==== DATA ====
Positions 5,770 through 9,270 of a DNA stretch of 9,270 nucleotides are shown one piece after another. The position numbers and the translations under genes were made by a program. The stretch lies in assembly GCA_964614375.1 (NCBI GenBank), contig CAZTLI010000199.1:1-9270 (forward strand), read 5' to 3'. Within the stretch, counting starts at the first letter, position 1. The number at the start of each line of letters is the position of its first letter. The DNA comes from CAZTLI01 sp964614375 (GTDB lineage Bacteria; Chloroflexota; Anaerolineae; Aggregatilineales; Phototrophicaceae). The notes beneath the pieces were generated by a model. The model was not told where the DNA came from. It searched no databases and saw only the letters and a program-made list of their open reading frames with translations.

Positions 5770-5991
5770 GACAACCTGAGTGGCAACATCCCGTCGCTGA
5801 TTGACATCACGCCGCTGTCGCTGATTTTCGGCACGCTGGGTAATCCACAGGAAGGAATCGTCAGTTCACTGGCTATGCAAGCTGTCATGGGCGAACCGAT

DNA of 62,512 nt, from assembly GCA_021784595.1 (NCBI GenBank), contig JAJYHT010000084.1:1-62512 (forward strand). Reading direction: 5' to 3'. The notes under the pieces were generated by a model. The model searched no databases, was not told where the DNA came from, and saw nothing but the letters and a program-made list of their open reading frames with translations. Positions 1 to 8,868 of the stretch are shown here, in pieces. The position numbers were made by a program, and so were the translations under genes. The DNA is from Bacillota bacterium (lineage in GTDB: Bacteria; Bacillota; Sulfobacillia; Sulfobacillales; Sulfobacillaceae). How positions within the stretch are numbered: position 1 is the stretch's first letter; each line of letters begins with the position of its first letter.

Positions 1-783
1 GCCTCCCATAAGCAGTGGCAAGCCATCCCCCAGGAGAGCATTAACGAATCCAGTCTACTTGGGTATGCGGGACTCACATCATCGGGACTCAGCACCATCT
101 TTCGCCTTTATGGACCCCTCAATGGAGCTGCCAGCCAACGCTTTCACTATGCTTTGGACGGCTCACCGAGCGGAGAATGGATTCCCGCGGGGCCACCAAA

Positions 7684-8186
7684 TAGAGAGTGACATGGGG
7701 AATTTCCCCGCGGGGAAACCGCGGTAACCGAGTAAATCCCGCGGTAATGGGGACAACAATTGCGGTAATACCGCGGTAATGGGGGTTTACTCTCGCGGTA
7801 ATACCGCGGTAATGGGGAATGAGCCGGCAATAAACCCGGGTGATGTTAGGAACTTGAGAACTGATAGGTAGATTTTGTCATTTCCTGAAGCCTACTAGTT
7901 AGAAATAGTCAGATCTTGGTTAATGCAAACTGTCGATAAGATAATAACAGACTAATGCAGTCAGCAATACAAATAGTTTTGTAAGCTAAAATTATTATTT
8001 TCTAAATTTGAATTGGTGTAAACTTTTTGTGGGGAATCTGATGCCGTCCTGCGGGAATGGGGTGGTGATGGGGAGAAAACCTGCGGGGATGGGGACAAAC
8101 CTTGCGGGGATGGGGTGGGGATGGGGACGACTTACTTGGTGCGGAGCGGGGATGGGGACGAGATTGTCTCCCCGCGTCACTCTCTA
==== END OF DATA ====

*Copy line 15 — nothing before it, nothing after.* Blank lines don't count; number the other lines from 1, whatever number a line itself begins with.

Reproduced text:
8101 CTTGCGGGGATGGGGTGGGGATGGGGACGACTTACTTGGTGCGGAGCGGGGATGGGGACGAGATTGTCTCCCCGCGTCACTCTCTA